Greece had managed to return to a state of near normality, and opted to allow vaccinated individuals to enter. And so I decided to go on a slightly spontaneous vacation (only slightly, we still had almost a month for planning). To the trip I was joined by my father, to whom I owed some good one-on-one time and was able to travel on a short-ish notice.
      Many people are yet unable to travel, and many countries are suffering quite badly from the virus, and therefore I considered if I should wait some time with this post. However, I hope that it will instead be seen with an optimistic view, showing that back-to-normal is growing ever closer.
      We returned just a few days ago, and it will take me some time to organize my photos, so this is a teaser until then.
    • By Drew777
      I'm a Brit. I'm also a closet Frenchman.  To cap it all, I'm happily retired in Bangkok, the city of a street food culture that's second to none. The Thais are healthy and slim. I'm just this side of alive and far from slim. Lockdown has me fantasizing about my days working in London, Paris and New York, an existence, if one could call it that, revolving around gastronomy of one kind or another. They paid me, not so very much as it happens, to do what I enjoy doing most in life. We all get to do it, but I was one of a fortunate few who made it his metier. Well all that's in the past now, but I still dream of my time in Paris when lunch was a tad short of 2-hours, little-known local bistros remained affordable until the day they were discovered by La Bible (Michelin Guide) and the students were revolting - this was the summer of '68, for heaven's sake. Someone should open bistro here in Bangkok with a table d'hote of Soupe a l'Oignon gratinee, Blanquette de Veau, a stinky Epoisses and Tarte Tatin to finsih with creme fraiche. Ah, it's back to lockdown and pad Thai. 
    • By KennethT
      I was thinking of doing a food blog of my recent trip through parts of New Zealand's south island.  Most of the food we had was nothing spectacular, but the experiences and various scenery we had over the trip were amazing.  Is there any interest in this?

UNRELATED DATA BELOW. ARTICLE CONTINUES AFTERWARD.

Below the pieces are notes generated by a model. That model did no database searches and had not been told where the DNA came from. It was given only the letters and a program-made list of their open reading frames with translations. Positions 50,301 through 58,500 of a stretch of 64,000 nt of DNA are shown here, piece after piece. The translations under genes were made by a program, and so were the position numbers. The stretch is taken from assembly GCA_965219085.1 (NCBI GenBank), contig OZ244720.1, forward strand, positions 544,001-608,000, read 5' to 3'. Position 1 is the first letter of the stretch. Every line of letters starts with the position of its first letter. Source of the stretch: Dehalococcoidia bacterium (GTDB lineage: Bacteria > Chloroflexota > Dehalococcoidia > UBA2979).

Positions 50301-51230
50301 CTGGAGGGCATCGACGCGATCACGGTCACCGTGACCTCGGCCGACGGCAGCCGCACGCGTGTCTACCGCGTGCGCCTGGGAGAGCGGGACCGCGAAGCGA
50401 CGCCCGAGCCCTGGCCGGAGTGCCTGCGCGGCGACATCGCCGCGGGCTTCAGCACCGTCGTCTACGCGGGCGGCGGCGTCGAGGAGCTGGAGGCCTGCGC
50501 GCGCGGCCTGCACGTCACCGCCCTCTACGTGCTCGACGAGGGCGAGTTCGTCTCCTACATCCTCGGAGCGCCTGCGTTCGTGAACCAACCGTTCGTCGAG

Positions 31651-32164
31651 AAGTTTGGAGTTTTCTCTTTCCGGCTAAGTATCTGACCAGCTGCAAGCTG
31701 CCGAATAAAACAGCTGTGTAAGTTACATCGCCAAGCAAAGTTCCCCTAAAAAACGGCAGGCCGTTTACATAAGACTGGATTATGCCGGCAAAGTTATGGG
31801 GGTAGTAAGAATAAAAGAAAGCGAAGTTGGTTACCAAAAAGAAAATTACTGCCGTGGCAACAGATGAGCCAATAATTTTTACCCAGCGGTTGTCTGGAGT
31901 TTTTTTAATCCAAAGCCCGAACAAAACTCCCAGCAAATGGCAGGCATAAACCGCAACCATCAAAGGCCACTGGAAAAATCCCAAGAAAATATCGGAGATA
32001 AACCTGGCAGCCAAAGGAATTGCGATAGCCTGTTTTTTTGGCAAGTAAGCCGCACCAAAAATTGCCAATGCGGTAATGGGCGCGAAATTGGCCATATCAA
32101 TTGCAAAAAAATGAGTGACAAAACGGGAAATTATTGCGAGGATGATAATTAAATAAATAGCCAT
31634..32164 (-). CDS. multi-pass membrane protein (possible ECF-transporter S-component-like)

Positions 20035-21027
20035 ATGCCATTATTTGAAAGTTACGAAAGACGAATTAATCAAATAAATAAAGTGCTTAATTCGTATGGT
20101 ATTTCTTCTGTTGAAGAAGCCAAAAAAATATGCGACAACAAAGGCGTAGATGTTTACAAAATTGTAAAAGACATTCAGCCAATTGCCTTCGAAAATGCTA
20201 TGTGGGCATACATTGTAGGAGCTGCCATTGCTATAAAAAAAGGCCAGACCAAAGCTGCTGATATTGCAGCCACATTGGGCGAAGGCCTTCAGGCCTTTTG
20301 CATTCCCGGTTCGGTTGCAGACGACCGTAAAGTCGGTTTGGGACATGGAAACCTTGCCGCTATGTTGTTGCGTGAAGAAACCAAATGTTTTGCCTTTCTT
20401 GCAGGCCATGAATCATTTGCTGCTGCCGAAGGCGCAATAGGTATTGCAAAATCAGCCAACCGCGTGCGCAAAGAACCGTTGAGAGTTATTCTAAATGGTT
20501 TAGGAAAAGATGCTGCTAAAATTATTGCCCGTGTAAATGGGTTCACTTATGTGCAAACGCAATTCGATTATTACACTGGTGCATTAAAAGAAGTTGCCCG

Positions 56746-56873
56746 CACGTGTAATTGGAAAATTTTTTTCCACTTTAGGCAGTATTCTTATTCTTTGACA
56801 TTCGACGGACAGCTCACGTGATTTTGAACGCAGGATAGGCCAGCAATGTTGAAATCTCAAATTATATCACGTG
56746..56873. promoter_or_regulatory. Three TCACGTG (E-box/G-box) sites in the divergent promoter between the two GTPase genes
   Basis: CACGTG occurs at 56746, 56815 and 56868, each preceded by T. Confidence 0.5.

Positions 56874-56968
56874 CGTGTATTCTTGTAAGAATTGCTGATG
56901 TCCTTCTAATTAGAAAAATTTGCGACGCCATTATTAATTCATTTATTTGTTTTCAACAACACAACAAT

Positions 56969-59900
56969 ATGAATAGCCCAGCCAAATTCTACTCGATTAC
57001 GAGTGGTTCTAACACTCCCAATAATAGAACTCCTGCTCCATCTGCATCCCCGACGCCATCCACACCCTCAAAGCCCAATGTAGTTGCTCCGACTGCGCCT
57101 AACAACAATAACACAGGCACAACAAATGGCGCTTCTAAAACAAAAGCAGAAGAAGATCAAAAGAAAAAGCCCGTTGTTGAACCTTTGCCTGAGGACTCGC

• By Melania
      It's one o'clock on a warm summer's day in Florence, I'm on my way to get ingredients for lunch. The sun is high in the sky, the cobblestones are warm under my feet and the aroma of something delicious is in the air. My mind starts to drift to the onions, celery and tomatoes I need for my pasta sauce, oh and don't forget something sweet for dessert...this truly is la dolce vita.
      My thoughts are soon interrupted by an unwelcome "chiuso" sign on the door of my new favorite deli. The blinds are closed and the friendly owners are nowhere in sight. The reality of having my favorite pasta dish for lunch was slipping further and further away.
      What a nightmare! How can this be?
        A local passing by must have noticed my frustration.   "Signorina, è riposo. Tutto è chiuso!"
        Of course! How could I forget about the sacred Italian siesta?
        A siesta or riposo, as most Italians call it, is a time of rest. This time is usually around midday, or the hottest part of the day (very inconvenient if you're craving a bowl of pasta.) No one can really say where the tradition of the siesta originates, but many say it's all about food (no surprises there really).
        For many Italian families the main meal of the day is lunch. This heavy meal in the middle of the day is attributed to the standard Mediterranean diet: A minuscule breakfast of a coffee and pastry , a heavy lunch and an evening meal around 10 o'clock. The logic is that after such a heavy meal one would surely be drowsy and need to rest, no one can work efficiently on a full stomach!
        Post offices, car rentals, supermarkets and even coffee shops (in some smaller towns police stations too) all close their doors for a riposo. Everything comes to a standstill as every Italian goes home to kick of their shoes, enjoy a homemade lunch with family and bask in the Italian sunshine for three to four hours. This is serious business. One would not dare work for 8 hours straight. After their riposo most businesses open again around 4 o'clock and stay open till 7pm. Its the perfect balance between work and play and does wonders for your digestive system!
        "Grazie!" I thanked her for the reminder. The midday sun started to become unbearable. The streets had cleared with only a few tourists braving the midday heat still around. I thought about the strawberries I bought from the market earlier that week. Strawberries for lunch on my shaded balcony and maybe a nap afterwards sounded like my perfect riposo. The pasta will have to wait till 4.
    • By KennethT
      OK.... here we go again!!!  While this post is a bit premature (we don't take off until around 1:30AM tonight), I am extremely excited so I figured I'd just set up the topic now.  As in previous foodblogs, I may post a bit from time to time while we're there, depending on how good my internet connection is, and how much free time I have... but the bulk of posting will really get started around July 9th - the day after we get home (hopefully without too much jetlag!!!)
  • Recently Browsing   0 members

    No registered users viewing this page.

  • Create New...